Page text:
Tips & Tricks The art of distancing yourself and taking perspective in...

The art of distancing yourself and taking perspective in 7 steps


People experience moments of stillness and acceptance, with less stress, in which we gain perspective. How to better guide our steps around the world?

Faced with the tribulations of existence, it is advisable to cultivate two important attitudes: serenity and contentment. With the first, we can remain calm even in the most difficult situations. Through the second, we learn to enjoy what life presents us, and we are satisfied with what we have Both qualities are not easy to improvise and require learning. Or rather it could be said that this is precisely one of the main lessons that should be learned from the experience of living?

In any case, it is a psychological attitude that is not alien to us, since we all possess to a greater or lesser degree that serenity and contentment that allow us to continue with our activities every day.

But it’s okay to be more aware of it if possible. Training yourself from time to time in the art of distancing is good practice to achieve this.


The distancing is something that occurs on many levels of existence.

Thus, when in the morning when we get up, we quickly go to the bathroom to wash ourselves and then we get dressed, do we not show with those acts a distance from the purely material or animal?

Well, when we wash, we get rid of certain dirt derived from biological processes that we accept but in which we do not want to be too involved. And with the act of putting clothes on our skin we emphasize that we are not mere animals.

In fact, it could be argued that human culture, in its various artistic and technological manifestations, is a way of distancing oneself from the purely natural.

Although it is also clear that there cannot be a total separation, but a necessary balance between nature and culture.

Even when we eat, we distance ourselves from food by using cutlery and it is pleasant to do so on a clean table.

Why doesn’t anyone like to be called “pig”? Because the name of that innocent animal evokes too direct contact with materiality. Its mouth and snout always at ground level, its ability to eat almost any type of food and even in the middle of the dirt, as well as its grunts, are attributes with which we do not like to identify ourselves.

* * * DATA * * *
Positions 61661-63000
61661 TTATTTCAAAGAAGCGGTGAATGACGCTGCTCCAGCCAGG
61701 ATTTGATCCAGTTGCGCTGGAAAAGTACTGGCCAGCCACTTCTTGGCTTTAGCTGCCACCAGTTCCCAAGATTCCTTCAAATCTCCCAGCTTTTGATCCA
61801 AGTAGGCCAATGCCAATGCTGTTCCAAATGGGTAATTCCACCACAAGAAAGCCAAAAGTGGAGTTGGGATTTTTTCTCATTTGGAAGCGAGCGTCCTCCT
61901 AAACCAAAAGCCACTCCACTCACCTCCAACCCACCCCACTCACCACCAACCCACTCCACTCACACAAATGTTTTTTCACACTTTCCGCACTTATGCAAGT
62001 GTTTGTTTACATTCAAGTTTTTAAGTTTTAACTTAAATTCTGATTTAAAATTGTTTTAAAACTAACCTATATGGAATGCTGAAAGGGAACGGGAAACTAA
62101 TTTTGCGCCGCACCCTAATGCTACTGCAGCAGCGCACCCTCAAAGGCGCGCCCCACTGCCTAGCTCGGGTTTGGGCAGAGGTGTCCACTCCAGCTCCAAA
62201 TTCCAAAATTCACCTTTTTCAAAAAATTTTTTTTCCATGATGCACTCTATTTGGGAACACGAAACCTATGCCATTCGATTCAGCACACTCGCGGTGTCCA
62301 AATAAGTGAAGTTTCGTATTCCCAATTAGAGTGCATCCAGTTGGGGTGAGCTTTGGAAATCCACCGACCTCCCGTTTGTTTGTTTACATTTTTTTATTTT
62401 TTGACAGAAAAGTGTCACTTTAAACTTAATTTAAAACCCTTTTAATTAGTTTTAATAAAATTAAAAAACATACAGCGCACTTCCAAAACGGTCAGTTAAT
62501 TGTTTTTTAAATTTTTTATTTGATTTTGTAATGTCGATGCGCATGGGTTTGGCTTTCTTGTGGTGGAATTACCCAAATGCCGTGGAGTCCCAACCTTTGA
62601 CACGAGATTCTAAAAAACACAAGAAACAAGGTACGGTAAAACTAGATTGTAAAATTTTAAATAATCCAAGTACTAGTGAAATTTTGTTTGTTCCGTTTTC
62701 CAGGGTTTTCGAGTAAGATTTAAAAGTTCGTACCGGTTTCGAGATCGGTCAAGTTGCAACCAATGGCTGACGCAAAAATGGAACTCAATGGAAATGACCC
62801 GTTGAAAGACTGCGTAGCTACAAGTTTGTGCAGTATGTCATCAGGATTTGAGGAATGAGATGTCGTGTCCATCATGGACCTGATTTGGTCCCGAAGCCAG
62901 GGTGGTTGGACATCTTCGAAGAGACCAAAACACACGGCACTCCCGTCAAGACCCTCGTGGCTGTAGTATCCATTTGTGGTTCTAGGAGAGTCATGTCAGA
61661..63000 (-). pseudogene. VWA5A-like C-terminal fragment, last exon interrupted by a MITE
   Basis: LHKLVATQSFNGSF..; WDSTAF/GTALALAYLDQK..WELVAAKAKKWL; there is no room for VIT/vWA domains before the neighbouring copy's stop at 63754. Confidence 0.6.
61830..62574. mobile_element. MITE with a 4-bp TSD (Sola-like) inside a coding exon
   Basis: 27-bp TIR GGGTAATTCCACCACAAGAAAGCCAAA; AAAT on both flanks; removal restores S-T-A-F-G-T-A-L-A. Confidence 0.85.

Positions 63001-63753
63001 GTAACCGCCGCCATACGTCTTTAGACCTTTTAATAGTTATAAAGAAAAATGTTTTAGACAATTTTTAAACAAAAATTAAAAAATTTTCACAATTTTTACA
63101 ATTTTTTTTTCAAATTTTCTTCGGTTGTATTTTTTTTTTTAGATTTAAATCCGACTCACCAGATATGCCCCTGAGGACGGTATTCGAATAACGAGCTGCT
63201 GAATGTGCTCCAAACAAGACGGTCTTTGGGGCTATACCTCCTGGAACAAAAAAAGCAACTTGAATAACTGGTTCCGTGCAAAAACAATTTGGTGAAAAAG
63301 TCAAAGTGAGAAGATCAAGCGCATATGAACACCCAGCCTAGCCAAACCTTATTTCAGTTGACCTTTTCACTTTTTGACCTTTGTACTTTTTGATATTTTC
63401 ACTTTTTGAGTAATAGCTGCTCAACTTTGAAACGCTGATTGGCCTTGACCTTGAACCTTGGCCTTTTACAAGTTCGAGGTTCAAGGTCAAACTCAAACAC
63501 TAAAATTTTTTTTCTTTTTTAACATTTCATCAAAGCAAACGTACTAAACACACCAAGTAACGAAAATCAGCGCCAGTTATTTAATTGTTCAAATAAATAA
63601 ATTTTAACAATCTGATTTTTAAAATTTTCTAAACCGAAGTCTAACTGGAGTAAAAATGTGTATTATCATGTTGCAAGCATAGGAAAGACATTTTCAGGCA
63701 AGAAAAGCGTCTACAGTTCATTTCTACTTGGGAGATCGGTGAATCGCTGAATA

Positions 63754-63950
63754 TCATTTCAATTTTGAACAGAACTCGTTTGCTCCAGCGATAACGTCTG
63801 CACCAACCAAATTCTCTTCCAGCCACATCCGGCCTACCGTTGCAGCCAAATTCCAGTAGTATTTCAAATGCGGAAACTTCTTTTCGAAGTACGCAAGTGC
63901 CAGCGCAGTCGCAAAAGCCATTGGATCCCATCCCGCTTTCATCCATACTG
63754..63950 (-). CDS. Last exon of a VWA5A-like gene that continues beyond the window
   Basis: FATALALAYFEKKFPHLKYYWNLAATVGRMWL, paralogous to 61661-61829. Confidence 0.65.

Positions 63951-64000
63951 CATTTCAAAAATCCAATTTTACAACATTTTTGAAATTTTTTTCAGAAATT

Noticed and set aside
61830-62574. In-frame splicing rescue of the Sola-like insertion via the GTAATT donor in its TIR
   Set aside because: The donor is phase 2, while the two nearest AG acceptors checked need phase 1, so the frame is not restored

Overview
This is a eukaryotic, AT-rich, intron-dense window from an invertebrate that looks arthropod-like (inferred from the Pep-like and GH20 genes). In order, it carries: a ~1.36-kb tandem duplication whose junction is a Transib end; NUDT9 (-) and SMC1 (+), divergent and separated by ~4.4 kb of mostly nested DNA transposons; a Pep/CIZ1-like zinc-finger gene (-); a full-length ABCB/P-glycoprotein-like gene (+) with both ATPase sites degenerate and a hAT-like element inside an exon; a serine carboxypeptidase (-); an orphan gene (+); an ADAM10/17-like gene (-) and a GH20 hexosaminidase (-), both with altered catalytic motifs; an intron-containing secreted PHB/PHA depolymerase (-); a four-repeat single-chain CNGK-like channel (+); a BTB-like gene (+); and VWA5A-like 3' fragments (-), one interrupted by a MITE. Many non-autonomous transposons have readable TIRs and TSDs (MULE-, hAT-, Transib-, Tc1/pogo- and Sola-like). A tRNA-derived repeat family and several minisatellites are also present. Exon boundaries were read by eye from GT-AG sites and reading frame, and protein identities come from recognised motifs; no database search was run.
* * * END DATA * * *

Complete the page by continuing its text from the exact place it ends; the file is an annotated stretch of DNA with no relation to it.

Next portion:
During childhood we learn little by little to distance ourselves from the immediacy of the objects that surround us as well as the sensations and emotions that they provoke in us.

It is difficult for a child to understand the norms that parents and educators want to instill in him. Only when he reaches the so-called “use of reason”, at approximately seven years of age, does he begin to understand better, since he is capable of reflection, which is precisely the psychological capacity to distance himself to a certain extent from experiences in order to be able to understand them.

At the end of existence, when understanding has been gained, we must nevertheless distance ourselves from many things that were previously main, such as work, fame or certain pleasures.

But if the aforementioned qualities of serenity and contentment have been increasing, old age can be as happy a time as any other.


It is not easy to distance yourself from events at any given time. This is so because since we are born, we are used to constantly reacting to stimuli that come to us from outside, as well as to taking into account the social conventions in which we are educated.

It is normal for this to happen, but in turn, if we only attend to the immediate, the possibility of having other types of experiences that are as or more important is limited.

We are always living day-to-day in what is called a waking state, often stressful and relieved with the arrival of nighttime sleep.

Let’s not forget that sleeping and dreaming is another natural form of distancing. Ordinary consciousness retreats to its original organic base to rest and regenerate itself, while the mind gives way to dream experiences.

It is also not easy to control the constant flow of thoughts and emotions that run through the mind. We have already seen that calm reflection is a necessary form of detachment so that concepts become ideas or passing emotions into deeper feelings.

And not only that: the most recent research in neuropsychology surprises us by stating that what our brain spends more energy on is not in processing the information that comes to us through the senses, but in filtering it so that consciousness is not saturated of unnecessary data.

That is, although we have the ability to store a tremendously high number of information (such as remembering, for example, each of the license plates of the cars that we see distractedly every day), the brain prevents us from being aware of it.

There is thus a convenient distancing from the accumulation of sensations and perceptions. Here, too, the thing that less is more is fulfilled.


It is not difficult to have occasions to distance oneself from oneself and return enriched through experiences that increase our capacity to understand and love. Let’s see a few examples available to everyone.

  1. Approaching natural spaces – be it the sea, the mountains or a small garden – is a return to the roots that sustain life. There we forget the worries and burdens of our urban existence, often contrived. There is room to breathe and contemplate.
  2. Moving away from the home where we normally live and visiting a “different” place broadens the perspective of life. New faces and landscapes, other languages ​​and foods … The world is large and diverse; our smallness is less when we recognize and appreciate it.
  3. In any of its forms (music, literature, painting, architecture…), if art manages to transmit truth and beauty, it helps us free ourselves from the heaviness of matter; it is like flying for a few moments at a time near and far from ourselves.